Baguio wants ‘gross errors’ in new city charter fixed
BAGUIO CITY, Benguet, Philippines — The city council is asking the Senate and the House of Representatives for access to its records so it could determine how “gross errors” ended up in the summer capital’s modern charter, which replaced what was essentially its founding constitution.
Reviewing congressional records could help the council “get to the bottom of things” and find the source of these errors, including a provision in Republic Act No. 11689 (the new Baguio City Charter) that requires Baguio, a highly urbanized city, to transmit all its ordinances and resolutions to the provincial board of Benguet for confirmation.
Section 23 of Article 8 of the modern Baguio charter has tasked the council’s secretary with forwarding to the Benguet provincial board copies of duly approved ordinances in the manner provided in Sections 56 and 57 of the Local Government Code of 1991 (RA 7160).
That provision downgrades the city’s status to that of a component city, said Vice Mayor Faustino Olowan during the council’s regular session this week.
“That new stipulation was not even in the 1909 Charter,” he said during discussions about the allegedly flawed RA 11689.
But because this task is part of a law, the Benguet provincial board could now veto Baguio’s ordinances, Olowan, the council’s presiding officer, pointed out.
Heeding the suggestion of a senator involved in drafting RA 11689, the council has invited members of the Senate and House secretariats to a closed-door meeting of elected officials and legal experts, to include the charter’s chief sponsor, Baguio Rep. Marquez Go.
The group would discuss the needed amendments to the law “before the errors affect the operations of the summer capital,” said Olowan.
Supreme Court Justice George Malcolm had been credited with writing the original Baguio charter, which was incorporated into Act No. 1963, when he served as a law clerk for the American colonial government in the early 1900s.
Baguio was designed, built and declared a chartered city in 1909 by the American colonial government. It served as a hill station and summer government site for American officials who needed to escape the heat of Manila during the dry season. The Supreme Court and the Court of Appeals still hold summer sessions in the city every April.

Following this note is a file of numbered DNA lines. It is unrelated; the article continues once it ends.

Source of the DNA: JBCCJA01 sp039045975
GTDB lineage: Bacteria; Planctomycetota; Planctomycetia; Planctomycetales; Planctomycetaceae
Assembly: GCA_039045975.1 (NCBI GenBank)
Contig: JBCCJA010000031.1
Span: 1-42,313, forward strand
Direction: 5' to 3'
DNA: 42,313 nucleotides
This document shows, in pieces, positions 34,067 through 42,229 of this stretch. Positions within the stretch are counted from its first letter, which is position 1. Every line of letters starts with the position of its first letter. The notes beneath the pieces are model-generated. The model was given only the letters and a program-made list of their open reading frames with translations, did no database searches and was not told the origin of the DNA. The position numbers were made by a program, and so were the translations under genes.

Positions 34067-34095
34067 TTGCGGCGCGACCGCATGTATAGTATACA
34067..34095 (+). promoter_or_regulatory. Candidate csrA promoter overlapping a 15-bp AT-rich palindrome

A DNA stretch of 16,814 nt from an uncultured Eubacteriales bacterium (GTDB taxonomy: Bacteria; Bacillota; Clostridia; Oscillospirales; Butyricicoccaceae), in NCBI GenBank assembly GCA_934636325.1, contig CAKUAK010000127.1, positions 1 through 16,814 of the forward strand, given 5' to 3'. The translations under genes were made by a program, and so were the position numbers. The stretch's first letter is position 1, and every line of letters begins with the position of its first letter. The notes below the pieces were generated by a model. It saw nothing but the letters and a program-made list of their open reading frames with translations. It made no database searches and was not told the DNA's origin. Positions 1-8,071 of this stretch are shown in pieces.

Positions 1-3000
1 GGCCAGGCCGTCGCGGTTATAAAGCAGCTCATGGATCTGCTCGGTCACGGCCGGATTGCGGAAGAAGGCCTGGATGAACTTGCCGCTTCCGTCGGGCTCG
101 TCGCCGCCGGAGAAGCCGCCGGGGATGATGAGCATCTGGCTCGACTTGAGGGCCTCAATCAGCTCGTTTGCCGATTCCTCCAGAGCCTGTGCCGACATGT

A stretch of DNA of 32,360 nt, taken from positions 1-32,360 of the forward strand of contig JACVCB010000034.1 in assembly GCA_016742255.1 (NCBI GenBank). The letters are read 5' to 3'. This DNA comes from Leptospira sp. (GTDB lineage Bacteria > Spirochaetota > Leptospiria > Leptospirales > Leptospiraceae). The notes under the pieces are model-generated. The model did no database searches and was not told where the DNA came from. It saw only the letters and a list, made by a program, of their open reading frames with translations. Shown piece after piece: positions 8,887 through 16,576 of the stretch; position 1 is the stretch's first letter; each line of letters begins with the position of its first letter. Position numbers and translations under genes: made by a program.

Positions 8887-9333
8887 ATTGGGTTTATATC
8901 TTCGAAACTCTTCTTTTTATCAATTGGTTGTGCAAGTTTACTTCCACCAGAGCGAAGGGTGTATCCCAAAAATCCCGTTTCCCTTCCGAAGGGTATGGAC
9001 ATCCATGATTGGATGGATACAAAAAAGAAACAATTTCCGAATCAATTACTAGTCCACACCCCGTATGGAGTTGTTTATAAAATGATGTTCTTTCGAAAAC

The majority of the council last year tried but failed to get the bicameral committee version of RA 11689 vetoed by Malacañang due to “objectionable” provisions.
Among the council’s primary concerns was the exclusion of the Camp John Hay reservation, which is administered by the Bases Conversion and Development Authority, from the Baguio townsite reservation.
According to the council, it may affect Baguio’s stake at the former American-run John Hay Air Station due to unfulfilled conditions set by the city when it endorsed the commercialization of 280 hectares of that reservation in 1995.
The council also protested the absence of a defined territorial boundary for Baguio.
In earlier forums, Go said Congress simply defined Baguio as “the present territorial jurisdiction of the city,” because of unresolved boundary disputes with neighboring Benguet towns like Tuba.
Many of these errors were discovered by the council when provisions of the draft law was outlined to them in March last year by Secretary Luzverfeda Pascual, presidential adviser on legislative affairs, who had clamored for the new Baguio Charter to undergo a referendum.
Olowan said the absence of a fixed boundary and the expansion of the Camp John Hay territory could trigger accusations of gerrymandering, a political term for the manipulation of electoral district boundaries.
Go has yet to issue a statement, but his office informed the Inquirer on Monday that the lawmaker would wait for the council’s written suggestions until July 24.
Go had filed House Bill (HB) No. 7406, which amends four provisions of RA 11689.
For instance, HB 7406 removes the provincial board provision that got Olowan’s ire this week.
It also reinstates a 1909 provision that allows Baguio to retain all revenues from the sale of townsite lands. This time, a portion of townsite sales revenues would go to the Department of Environment and Natural Resources, which validates and approves townsite sales applications alongside the Baguio government.
Go had declined the council’s invitations to discuss the charter formally at its sessions, drawing the ire of city legislators.